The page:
the World” together—writing on index cards the names of everyone they hoped would join the recording session, figuring out who was going to stand where and who would sing what part.
Now, tonight, they would actually record it.
But before that were the American Music Awards, televised on ABC, one of the biggest nights of the year. Kragen’s masterstroke in scheduling the recording session was doing it on the night of the awards, when so many artists would be in town.
Richie not only was nominated for eight awards; he was hosting the thing, too. He was supposed to be over at the Shrine Auditorium by 10:00 this morning for rehearsals.
It was 7:30.
They would run through the whole show, starting with a long opening dance number choreographed to Richie’s big hit “Running with the Night,” which he would perform wearing a gold lamé suit, surrounded by a dozen dancers.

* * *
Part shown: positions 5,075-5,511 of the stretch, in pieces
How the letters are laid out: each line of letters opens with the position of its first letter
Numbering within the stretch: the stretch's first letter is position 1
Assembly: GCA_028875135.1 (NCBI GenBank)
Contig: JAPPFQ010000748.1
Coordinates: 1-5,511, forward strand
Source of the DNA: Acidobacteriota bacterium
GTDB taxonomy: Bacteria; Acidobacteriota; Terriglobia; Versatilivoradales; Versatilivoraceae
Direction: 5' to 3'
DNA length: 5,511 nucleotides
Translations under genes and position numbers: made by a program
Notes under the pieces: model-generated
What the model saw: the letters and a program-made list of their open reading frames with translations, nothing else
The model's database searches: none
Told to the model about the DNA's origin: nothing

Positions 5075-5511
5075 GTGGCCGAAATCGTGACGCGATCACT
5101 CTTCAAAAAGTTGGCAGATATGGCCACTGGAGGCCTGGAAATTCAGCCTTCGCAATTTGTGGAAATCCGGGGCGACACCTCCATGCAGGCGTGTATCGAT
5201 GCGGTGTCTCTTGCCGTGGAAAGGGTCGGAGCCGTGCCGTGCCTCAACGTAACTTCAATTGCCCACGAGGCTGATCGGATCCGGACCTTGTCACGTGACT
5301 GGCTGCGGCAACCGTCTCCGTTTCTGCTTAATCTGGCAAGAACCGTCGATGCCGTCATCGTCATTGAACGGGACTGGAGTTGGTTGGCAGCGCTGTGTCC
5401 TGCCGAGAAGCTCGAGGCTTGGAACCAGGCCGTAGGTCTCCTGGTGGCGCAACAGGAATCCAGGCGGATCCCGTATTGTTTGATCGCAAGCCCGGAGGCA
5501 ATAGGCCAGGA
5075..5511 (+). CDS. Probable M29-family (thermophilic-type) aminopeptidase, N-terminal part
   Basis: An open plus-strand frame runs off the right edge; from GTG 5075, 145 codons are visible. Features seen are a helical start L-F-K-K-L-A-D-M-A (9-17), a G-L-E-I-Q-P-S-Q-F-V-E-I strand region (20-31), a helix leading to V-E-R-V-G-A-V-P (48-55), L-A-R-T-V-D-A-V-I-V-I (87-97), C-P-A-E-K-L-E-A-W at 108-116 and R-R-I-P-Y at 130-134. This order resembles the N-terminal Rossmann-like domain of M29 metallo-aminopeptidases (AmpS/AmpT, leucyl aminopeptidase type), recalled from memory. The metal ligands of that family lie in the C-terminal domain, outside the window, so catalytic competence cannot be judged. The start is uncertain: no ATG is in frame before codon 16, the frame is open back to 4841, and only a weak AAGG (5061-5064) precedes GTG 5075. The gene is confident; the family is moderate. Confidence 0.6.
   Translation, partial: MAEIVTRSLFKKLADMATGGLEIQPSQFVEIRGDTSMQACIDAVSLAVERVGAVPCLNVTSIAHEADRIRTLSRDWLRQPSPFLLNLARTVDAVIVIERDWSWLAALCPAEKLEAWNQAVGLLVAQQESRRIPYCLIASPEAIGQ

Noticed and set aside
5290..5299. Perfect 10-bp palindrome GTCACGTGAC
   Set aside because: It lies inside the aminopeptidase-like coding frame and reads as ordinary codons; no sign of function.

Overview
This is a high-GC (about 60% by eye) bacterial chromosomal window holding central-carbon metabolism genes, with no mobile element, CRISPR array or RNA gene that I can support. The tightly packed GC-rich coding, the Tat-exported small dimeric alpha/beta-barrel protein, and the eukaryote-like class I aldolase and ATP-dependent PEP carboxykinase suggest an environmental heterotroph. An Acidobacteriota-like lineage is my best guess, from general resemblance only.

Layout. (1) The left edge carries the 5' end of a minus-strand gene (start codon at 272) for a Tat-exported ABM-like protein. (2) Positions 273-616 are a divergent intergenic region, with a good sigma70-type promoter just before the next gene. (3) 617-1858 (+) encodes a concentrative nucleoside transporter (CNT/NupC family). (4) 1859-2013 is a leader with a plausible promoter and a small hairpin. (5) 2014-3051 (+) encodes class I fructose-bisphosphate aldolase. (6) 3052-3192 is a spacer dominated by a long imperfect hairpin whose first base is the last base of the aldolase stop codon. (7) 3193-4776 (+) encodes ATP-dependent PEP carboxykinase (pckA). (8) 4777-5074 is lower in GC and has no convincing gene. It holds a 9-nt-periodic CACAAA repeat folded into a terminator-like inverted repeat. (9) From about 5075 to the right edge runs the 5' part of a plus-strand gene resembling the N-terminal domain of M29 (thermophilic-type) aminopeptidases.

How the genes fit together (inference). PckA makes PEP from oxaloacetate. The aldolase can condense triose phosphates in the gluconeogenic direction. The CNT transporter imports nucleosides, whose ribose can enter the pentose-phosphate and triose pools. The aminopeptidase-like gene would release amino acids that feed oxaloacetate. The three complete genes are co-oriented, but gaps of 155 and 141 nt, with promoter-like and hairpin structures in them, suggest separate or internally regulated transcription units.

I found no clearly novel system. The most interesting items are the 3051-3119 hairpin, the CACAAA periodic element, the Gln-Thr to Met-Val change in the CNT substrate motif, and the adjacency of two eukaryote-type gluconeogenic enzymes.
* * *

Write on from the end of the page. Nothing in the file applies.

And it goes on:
The drive to the Shrine, from Richie’s house up on Funchal Road near the Bel-Air Country Club, was about a half hour.
Thirty-five years later, when he’s asked about that day, this is the first thing Richie will say: “Let us first trace the meaning of the words delirium
His manager, Jon Landau, had originally told Kragen that Springsteen was a long shot for this “We Are the World” thing. He’d been touring for so long, and he had a break before picking it up again overseas, and, well . . . Landau would see what he could do.
Then Landau called Kragen back a couple weeks before to tell him Springsteen was in, and the dominoes began to fall. Instead of Kragen calling managers and agents all day to recruit artists for this project, everybody started calling him.
Bruce was in. Everybody wanted in.